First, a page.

It also changed lives forever. Asked about his support by the world’s press, Norman said he opposed his government’s White Australia policy.
In the aftermath of the Olympics, Smith and Carlos were sent home in disgrace and banished from the Olympics for life. Both were subjected to abuse and death threats by white society but were treated as heroes within the black community. History has been kind to them. Peter Norman was less fortunate. Australian authorities reprimanded him and the Aussie media ostracized him. Norman was a pariah. The OPHR badge effectively ended his career. “As soon as he got home he was hated,” said his nephew. Despite Norman posting qualifying times in both the 100m and 200m during the 1972 Australian Olympic Trials, Australia did not send Norman, or any other sprinters, to the Munich Games. It marked the first-ever modern Olympics where no Aussie sprinters participated. Between 1972 and 1976, Norman ran 13 Olympic qualifying times for the 200m and five for the 100m, yet Australia opted to leave him home rather than send him to the Olympic Games.
“He paid the price,” recalled Tommie Smith. “This was Peter Norman’s stand for human rights, not Peter Norman helping Tommie Smith and John Carlos out.” The 20.06 he ran in Mexico City would have won gold in 1972, 1976 and 2000. “He just happened to be a white guy, an Australian white guy, between two black guys on the victory stand believing in the same thing,” Smith explained.
The greatest sprinter in Australian history was not invited to participate in the 2000 Sydney Olympics in any capacity. Overlooked completely by the Australian organizing authorities in the run-up to the Sydney Games, the Americans caught wind of the omission and invited Norman to take part in the event as part of the U.S. team. At a birthday party for American sprinter Michael Johnson [who days later would win gold in the 400 meters], Normanwas greeted warmly by Johnson, who told the Aussie he was one of his heroes. On October 17, 2003 –35 years and one day after the 1968 200 meter Olympic final — Norman was invited to deliver a speech at San Jose State University – alma mater of Smith and Carlos – during a ceremony unveiling a statue commemorating the 1968 Olympic protest. Three years later, Mr. Norman died of a heart attack in Melbourne. He was 64. The U.S. Track & Field Federation proclaimed October 9, 2006, the date of his funeral, as “PeterNorman Day.” Both Smith and Carlos gave eulogies and were pallbearers at their friend’s funeral.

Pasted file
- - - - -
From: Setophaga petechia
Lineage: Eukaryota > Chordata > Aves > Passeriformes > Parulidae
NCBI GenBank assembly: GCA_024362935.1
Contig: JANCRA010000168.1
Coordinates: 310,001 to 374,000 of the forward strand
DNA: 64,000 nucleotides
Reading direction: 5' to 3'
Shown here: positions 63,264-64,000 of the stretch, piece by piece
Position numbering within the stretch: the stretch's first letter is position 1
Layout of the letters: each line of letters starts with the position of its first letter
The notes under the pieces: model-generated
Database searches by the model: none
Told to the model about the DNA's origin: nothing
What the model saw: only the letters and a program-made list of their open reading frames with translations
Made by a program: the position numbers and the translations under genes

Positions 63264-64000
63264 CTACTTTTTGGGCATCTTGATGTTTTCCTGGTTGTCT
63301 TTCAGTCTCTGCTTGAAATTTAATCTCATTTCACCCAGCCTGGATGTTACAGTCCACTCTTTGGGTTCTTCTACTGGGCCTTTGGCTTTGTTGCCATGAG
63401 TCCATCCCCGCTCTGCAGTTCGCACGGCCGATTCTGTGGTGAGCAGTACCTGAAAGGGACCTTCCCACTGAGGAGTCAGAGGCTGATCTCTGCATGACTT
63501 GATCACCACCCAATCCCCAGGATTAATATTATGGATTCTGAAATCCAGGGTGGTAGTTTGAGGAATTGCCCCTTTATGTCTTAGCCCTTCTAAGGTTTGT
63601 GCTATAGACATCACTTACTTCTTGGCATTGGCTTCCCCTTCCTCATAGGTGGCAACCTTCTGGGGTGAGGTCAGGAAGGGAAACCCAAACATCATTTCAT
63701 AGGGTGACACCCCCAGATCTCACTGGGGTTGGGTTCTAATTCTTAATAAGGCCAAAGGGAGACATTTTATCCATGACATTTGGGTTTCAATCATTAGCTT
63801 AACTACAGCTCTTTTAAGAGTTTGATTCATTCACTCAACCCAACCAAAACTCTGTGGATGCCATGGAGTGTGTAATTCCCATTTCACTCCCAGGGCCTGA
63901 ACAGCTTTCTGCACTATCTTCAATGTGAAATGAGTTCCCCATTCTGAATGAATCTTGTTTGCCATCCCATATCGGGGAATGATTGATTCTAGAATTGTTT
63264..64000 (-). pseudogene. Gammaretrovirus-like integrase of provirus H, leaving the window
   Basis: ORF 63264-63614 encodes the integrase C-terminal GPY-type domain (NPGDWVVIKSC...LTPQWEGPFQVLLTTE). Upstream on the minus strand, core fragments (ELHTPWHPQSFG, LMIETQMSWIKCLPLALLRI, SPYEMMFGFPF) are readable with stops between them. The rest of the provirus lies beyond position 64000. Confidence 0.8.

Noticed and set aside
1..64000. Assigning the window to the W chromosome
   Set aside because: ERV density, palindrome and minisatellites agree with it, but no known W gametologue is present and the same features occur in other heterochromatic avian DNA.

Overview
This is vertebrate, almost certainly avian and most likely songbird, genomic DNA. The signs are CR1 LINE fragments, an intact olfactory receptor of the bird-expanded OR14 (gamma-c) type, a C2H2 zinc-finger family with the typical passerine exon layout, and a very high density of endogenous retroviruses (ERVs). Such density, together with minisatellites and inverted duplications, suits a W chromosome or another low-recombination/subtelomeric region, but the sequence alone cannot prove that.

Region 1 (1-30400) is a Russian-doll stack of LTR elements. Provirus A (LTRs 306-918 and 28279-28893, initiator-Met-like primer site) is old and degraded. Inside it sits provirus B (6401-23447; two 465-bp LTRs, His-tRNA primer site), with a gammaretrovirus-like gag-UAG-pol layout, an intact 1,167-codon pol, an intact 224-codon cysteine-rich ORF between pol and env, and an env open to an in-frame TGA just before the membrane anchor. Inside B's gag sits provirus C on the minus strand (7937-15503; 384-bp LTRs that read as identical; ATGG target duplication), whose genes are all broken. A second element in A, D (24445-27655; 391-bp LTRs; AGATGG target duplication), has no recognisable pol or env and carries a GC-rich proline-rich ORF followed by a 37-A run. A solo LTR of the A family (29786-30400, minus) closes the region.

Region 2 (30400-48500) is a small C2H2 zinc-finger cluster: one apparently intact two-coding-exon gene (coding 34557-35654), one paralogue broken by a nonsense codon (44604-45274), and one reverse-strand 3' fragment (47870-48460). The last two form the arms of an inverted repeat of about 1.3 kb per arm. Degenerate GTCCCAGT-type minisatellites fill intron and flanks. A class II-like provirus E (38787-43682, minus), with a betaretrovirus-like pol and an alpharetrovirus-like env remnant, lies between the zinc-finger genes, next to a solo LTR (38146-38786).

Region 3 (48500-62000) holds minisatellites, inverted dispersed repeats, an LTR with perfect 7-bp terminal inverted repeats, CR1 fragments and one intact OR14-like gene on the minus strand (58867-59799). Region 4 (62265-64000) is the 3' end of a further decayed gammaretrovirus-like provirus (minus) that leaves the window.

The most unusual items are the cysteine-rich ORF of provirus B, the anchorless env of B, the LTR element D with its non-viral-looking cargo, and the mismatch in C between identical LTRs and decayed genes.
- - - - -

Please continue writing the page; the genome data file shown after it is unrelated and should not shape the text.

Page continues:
In 2008, Paramount Pictures released Salute, a documentary detailing the story behind the Olympic protest. The film was directed and produced by Matt Norman, Peter’s nephew, and won several awards, including Best Documentary at the 2008 Sydney Film Festival.
Tomorrow marks the 66th anniversary of the first IAAF-ratified men’s 200 meters world record of 20.6, run by Seton Hall’s Andy Stanfield at a meet in Philadelphia in 1951.